Brahmakumari’s Global Peace Auditorium, Gachibowli.
3 Nov, Sat. 5.30PM
24 Oct 2012
“Math and Literature, by my favorite author Marylin Burns has 22 ideas on how to extend books appropriate for kindergarten and grade 1, to inculcate mathematical thinking…more.
24 Oct 2012
My first post for CROCUS 2012 @ Saffron Tree.
The Librarian Who Measured The Earth is the picture biography of Eratosthenes, a scholar who lived in 3rd century BC. He was a mathematician, geographer, music theorist ….more.
17 Oct 2012
Audience of Hyd:
Have you read and enjoyed Tuesday by David Wiesner? The Red Book By Barbara Lehman? Zoom by Istvan Banyai?
12 Sep 2012
Aksharit is a Hindi word board game created by Madrat Labs.
For familiarity sake, let us call it the Hindi Scrabble.
It is available for purchase through Flipkart and Amazon.
Every friday is game night at home. That was before Aksharit Chotu. Now Chula and Meija have taken to it so much that they play for about 40 min, everyday, before they go to bed.
Though Tamil is our mother tongue, we end up speaking a lot of English at home. Living in Hyd, we picked Hindi as the second language. Naturally the children felt very disconnected with Hindi. Chula is the kind who needs to observe something for about 100 times before she gains the confidence that she will do a good job at it. Hindi class at school was two classes/week of spoken Hindi(total immersion, only Hindi, no English and the children truly believe that their Hindi teacher does not know even a bit of English) and two classes/week of Hindi alphabets. The child spent the first week ignoring her Hindi teachers. When she figured out that Hindi was there to stay, she didn’t want to go to school any more. She declared that she will tackle the rest of her life with grade1 knowledge.
The husband and I were looking for ways to make Hindi fun for them and Aksharit has certainly done that.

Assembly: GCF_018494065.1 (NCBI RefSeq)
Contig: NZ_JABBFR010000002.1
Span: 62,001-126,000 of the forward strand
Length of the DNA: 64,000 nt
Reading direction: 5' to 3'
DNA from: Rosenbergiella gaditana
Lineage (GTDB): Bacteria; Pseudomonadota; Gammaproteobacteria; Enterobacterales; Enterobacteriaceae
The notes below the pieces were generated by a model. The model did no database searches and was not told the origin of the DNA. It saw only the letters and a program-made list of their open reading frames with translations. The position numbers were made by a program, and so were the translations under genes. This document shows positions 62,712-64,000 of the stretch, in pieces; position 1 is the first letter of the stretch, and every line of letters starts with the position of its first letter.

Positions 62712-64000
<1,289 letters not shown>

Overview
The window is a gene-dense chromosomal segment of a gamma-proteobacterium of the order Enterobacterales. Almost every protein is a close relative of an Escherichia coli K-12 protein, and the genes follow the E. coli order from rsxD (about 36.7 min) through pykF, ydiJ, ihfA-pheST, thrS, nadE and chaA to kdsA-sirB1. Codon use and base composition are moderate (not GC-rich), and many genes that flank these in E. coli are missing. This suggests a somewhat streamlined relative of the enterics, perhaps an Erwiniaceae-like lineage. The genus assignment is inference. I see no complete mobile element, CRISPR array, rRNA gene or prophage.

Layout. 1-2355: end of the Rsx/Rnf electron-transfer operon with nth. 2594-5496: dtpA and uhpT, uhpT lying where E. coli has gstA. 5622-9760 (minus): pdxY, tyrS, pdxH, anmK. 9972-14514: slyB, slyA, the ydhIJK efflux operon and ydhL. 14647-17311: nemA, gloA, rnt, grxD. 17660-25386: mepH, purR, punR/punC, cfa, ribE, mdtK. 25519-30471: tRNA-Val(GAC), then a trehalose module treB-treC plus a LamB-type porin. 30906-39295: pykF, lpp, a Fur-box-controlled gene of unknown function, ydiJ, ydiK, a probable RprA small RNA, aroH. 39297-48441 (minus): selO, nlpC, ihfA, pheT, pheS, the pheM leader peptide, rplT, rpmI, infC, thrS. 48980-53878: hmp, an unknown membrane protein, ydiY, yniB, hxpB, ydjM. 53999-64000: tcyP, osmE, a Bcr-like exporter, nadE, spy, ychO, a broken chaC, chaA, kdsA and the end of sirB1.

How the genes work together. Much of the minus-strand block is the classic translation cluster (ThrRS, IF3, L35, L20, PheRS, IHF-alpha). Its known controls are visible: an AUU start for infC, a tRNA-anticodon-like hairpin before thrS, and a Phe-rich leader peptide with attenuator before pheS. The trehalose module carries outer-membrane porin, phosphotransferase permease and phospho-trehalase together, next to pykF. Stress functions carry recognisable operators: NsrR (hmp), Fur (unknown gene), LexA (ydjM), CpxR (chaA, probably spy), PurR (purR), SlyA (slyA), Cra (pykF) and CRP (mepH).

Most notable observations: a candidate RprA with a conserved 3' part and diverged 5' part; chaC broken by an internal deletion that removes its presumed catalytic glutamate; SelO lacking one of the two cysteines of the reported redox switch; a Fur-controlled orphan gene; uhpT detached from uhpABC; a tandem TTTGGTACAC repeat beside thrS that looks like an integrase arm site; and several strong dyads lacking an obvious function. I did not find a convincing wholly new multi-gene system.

With Aksharit Chotu, you get a two sided board – a blue side(words without matras) and a pink side(words with matras). You start with the blue side because it has words without matras. There are a set of blue tiles that go with the blue side. Board has a set of words laid out in cross word pattern. The bottom part of the board has a track with consecutive numbers in increasing order. There is a START and a FINISH. Every player starts with a pawn representing them in the start position and five tiles each. If you see the letter in your kitty on the board, you place the letter on the board, in the order the letters have been written on the board. Suppose you get the last letter, of a three letter word on the board, then you cannot place the letter on the board and wait for the first two letters to be placed. As you play the game on the board there is a certain way you move your pawn from START to FINISH(this is explained clearly in the rules). The person to reach the FINISh first is the winner.
What we liked about the game was that the instructions were simple to follow, the game was a breath of fresh air, well thought out and executed and encourages children to learn language in a fun way. I would recommend/gift Aksharit to friends and family.